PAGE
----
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Neuropsychopharmacology. 2012 Jun;37(7):1600-11. doi: 10.1038/npp.2012.5. Epub 2012 Feb 8.

Physical exercise and antidepressants enhance BDNF targeting in hippocampal CA3 dendrites: further evidence of a spatial code for BDNF splice variants.

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1
Department of Life Sciences, BRAIN Centre for Neuroscience, University of Trieste, Trieste, Italy.

Abstract

Brain-derived neurotrophic factor (BDNF) is encoded by multiple BDNF transcripts, whose function is unclear. We recently showed that a subset of BDNF transcripts can traffic into distal dendrites in response to electrical activity, while others are segregated into the somatoproximal domains. Physical exercise and antidepressant treatments exert their beneficial effects through upregulation of BDNF, which is required to support survival and differentiation of newborn dentate gyrus (DG) neurons. While these DG processes are required for the antidepressant effect, a role for CA1 in antidepressant action has been excluded, and the effect on CA3 neurons remains unclear. Here, we show for the first time that physical exercise and antidepressants induce local increase of BDNF in CA3. Voluntary physical exercise for 28 consecutive days, or 2-week treatment with 10 mg/kg per day fluoxetine or reboxetine, produced a global increase of BDNF mRNA and protein in the neuronal somata of the whole hippocampus and a specific increase of BDNF in dendrites of CA3 neurons. This increase was accounted for by BDNF exon 6 variant. In cultured hippocampal neurons, application of serotonin or norepinephrine (10-50 μM) induced increase in synaptic transmission and targeting of BDNF mRNA in dendrites. The increased expression of BDNF in CA3 dendrites following antidepressants or exercise further supports the neurotrophin hypothesis of antidepressants action and confirms that the differential subcellular localization of BDNF mRNA splice variants provides a spatial code for a selective expression of BDNF in specific subcellular districts. This selective expression may be exploited to design more specific antidepressants.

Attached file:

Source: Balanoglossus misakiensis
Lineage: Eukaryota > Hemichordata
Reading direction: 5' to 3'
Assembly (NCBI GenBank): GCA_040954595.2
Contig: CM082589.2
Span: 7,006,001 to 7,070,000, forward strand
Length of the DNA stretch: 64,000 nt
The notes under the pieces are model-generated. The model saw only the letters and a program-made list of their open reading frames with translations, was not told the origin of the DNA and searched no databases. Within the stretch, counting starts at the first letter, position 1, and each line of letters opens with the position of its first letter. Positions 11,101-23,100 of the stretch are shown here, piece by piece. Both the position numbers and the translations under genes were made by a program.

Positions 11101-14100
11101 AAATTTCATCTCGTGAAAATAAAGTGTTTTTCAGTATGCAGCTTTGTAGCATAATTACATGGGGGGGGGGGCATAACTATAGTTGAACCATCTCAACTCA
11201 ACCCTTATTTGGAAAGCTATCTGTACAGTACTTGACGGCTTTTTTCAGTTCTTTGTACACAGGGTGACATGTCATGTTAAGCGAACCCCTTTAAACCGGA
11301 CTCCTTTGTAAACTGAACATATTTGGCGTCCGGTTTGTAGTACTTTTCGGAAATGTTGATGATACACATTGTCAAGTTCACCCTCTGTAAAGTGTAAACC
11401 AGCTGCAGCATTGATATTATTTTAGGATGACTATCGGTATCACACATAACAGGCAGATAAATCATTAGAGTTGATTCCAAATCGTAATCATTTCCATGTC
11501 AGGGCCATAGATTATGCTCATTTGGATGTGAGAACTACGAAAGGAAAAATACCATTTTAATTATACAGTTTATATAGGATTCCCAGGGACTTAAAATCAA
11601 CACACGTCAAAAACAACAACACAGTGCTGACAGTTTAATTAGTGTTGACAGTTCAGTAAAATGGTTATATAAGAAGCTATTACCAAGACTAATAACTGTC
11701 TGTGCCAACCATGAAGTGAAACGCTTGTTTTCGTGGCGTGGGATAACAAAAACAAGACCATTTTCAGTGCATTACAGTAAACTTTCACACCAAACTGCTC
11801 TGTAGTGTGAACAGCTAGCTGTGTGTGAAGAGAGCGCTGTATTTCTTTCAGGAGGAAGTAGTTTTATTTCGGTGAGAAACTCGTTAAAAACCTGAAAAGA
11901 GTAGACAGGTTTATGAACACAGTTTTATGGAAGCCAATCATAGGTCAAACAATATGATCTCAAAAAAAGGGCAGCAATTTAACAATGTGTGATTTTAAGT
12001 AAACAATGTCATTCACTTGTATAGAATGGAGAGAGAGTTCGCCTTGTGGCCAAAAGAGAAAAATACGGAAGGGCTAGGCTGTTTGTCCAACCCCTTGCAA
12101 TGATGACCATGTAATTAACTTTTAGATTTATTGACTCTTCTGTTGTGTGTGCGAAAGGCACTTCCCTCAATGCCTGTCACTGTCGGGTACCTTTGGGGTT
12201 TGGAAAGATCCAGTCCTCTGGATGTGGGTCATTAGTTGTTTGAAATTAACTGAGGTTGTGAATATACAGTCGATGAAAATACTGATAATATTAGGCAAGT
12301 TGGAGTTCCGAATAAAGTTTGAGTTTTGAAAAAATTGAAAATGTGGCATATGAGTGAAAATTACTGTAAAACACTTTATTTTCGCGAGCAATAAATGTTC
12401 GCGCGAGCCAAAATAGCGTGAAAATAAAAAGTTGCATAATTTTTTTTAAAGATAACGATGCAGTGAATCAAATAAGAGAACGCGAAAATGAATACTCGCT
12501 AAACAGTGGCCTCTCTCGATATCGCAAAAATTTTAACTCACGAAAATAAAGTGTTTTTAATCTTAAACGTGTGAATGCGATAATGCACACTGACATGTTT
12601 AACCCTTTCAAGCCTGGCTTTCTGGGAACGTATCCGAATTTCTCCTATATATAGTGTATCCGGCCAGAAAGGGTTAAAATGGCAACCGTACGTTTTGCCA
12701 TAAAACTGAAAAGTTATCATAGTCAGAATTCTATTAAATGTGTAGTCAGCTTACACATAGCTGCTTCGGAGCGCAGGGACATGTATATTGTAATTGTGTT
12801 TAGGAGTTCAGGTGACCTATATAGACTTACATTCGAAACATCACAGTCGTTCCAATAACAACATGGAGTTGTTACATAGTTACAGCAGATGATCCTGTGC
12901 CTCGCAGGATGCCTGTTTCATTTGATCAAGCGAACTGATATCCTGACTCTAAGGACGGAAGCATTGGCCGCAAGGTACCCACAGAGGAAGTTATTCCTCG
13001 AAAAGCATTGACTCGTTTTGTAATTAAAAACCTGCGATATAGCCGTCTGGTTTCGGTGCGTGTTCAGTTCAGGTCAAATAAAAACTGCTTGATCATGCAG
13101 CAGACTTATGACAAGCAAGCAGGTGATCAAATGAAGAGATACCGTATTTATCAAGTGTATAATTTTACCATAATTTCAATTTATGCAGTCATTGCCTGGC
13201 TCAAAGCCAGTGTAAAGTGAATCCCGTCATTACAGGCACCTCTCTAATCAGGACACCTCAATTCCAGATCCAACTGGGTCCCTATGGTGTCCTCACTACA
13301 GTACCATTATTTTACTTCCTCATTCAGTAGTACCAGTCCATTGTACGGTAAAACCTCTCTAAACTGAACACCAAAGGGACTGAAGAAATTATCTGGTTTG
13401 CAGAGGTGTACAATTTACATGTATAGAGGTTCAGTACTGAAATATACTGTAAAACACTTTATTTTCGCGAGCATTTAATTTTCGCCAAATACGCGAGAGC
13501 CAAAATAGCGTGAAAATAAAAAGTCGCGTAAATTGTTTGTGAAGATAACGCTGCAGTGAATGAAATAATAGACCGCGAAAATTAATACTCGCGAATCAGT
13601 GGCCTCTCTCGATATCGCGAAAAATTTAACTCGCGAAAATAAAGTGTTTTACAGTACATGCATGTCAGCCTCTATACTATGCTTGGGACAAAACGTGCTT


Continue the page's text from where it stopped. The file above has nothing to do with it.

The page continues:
PMID:
22318196
PMCID:
PMC3358751
DOI:
10.1038/npp.2012.5
[Indexed for MEDLINE]
Free PMC Article
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